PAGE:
Cities like Houston, Dallas, Austin, El Paso, and San Antonio have put The Lone Star State on the map as a vibrant and cosmopolitan destination for people who want to sample the unique Tex-Mex culture, and the booming tech industry of Austin’s Silicon Hills means the state is now attracting more digital entrepreneurs than oil patch roughnecks.
The New York City real estate market has long been considered one of the most desirable in America, if not the world, and for years real estate owners took for granted that New York City was always going to be a seller’s market.
That started in change in 2018. A slowing market and a glut of luxury properties in Manhattan that were planned and designed at a time when demand was much higher have led to a surplus of high-end housing and shrinking demand. According to an article in The New York Times from earlier this year, it will take as long as six years to sell the 8,000 new units in Manhattan alone if sales rates remain stable.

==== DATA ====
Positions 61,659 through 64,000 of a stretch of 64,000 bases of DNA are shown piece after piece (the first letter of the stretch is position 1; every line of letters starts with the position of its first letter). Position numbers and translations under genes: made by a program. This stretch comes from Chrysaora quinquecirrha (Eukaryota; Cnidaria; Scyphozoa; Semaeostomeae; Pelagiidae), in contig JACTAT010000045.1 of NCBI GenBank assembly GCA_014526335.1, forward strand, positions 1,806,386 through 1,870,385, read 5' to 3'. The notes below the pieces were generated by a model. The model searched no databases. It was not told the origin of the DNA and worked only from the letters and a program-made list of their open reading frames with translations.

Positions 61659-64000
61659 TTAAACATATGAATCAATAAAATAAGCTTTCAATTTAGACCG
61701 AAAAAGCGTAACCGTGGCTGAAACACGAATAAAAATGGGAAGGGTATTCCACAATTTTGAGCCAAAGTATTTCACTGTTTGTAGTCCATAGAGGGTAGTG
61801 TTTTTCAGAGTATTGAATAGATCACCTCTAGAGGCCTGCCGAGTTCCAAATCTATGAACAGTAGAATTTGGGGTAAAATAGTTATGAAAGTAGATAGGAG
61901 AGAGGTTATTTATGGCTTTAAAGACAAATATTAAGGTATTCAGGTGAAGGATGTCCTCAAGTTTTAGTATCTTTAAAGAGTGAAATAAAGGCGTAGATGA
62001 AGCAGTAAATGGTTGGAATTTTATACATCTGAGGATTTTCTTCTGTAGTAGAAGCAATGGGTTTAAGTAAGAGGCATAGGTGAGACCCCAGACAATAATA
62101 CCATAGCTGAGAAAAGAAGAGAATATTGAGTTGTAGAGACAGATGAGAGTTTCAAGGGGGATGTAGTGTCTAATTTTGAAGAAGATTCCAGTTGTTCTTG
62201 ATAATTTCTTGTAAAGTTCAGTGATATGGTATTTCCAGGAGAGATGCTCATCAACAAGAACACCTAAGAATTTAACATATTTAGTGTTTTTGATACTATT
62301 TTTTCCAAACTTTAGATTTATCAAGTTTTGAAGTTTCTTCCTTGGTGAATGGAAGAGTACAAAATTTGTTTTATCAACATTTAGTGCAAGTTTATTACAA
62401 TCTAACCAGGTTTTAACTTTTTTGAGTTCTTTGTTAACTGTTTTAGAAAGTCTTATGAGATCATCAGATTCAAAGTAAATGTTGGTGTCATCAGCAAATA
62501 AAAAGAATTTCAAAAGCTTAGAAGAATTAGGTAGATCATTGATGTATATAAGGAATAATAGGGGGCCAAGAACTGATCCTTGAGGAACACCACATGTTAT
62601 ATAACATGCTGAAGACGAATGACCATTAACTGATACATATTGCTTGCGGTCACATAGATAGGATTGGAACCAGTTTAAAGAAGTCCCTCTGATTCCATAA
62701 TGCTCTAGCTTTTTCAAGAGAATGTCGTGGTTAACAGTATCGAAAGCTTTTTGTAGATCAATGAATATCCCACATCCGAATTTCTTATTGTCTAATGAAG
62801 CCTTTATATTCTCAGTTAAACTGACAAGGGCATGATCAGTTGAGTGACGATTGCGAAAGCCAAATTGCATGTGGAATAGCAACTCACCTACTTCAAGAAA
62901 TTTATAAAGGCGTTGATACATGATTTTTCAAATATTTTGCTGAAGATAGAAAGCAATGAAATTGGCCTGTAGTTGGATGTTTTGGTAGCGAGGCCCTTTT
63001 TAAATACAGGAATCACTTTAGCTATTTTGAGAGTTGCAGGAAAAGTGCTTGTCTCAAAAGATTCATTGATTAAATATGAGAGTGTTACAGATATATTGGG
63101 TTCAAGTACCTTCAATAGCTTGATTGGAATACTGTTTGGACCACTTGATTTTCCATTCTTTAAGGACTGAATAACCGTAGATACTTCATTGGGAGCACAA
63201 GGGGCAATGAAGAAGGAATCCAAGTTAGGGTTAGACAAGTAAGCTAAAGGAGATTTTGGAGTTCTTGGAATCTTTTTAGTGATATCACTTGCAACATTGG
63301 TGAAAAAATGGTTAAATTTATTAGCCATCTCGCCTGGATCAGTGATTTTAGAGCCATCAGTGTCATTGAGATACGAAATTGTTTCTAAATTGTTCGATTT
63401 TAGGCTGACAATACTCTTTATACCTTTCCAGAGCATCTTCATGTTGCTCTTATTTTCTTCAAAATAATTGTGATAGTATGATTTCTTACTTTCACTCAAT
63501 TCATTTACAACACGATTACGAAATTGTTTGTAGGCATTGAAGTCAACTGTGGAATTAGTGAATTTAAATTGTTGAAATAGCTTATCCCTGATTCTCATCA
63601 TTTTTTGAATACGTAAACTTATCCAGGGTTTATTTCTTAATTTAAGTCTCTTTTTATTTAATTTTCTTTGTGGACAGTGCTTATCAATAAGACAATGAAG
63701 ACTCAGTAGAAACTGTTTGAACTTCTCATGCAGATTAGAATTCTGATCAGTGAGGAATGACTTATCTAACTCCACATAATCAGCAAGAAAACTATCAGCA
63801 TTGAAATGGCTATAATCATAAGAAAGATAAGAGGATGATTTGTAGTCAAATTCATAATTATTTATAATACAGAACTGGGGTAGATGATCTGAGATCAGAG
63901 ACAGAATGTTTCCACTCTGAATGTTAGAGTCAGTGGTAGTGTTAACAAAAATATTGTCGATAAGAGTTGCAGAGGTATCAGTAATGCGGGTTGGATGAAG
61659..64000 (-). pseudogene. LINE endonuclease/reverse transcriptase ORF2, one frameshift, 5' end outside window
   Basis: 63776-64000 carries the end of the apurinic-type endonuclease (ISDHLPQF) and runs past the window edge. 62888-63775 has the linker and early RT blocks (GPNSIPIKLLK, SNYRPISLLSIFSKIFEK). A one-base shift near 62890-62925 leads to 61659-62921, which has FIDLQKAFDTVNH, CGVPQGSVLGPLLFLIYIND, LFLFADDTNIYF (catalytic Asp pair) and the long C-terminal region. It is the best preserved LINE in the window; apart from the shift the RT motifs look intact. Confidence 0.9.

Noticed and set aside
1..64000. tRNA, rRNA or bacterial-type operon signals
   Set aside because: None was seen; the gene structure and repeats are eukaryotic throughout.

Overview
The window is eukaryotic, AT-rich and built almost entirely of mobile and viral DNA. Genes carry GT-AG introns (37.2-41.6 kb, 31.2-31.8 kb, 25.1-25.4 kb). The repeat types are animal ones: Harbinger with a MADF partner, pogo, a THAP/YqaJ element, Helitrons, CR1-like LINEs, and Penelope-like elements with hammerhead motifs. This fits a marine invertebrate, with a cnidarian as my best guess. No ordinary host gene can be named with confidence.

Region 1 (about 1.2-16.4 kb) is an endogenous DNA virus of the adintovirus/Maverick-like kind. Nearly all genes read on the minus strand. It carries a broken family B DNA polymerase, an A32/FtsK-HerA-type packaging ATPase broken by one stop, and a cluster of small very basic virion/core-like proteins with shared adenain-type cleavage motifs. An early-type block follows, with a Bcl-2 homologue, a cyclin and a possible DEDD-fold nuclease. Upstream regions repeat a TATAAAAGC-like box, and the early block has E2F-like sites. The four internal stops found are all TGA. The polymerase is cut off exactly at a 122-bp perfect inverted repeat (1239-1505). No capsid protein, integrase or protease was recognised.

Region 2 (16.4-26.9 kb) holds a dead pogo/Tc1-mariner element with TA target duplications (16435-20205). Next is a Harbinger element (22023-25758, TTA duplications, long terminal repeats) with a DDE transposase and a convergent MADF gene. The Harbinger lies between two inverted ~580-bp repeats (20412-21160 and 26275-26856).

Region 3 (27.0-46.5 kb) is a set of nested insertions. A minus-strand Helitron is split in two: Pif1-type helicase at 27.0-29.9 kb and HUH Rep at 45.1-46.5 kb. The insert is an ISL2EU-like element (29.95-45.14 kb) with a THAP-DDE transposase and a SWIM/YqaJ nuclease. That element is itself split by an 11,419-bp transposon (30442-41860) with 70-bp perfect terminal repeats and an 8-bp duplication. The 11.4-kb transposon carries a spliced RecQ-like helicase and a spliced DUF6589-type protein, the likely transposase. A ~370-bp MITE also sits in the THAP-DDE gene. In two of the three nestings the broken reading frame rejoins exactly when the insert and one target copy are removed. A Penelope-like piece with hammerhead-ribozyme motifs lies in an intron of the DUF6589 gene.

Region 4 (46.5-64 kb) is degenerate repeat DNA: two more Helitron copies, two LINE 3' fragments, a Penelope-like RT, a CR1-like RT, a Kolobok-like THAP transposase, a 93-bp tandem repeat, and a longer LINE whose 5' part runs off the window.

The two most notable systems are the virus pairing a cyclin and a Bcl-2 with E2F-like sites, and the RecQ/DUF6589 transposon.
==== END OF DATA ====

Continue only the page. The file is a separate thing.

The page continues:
There has been much speculation this year about the state of California’s housing market. But while headlines predicting a cool-off in 2020 may be giving real estate investors pause, there is one segment of the industry that stands to gain just as much from a downturn as it has from the meteoric rise of housing prices in San Francisco: realtors.
Realtors are in a unique position when it comes to taking advantage of fluctuations in real estate pricing because they benefit both from seller’s and from buyer’s markets: either way, people need expert help in managing real estate transactions.
New York City — the capital of world finance, and one of the most culturally and artistically dynamic cities in the world, no market is quite as desirable as this one when it comes to building a career as a realtor.
But what does it take to make a career in a competitive industry in one of the most competitive cities in the world? How can you make sure that your dream of becoming a real estate agent in New York City will lead to success rather than failure?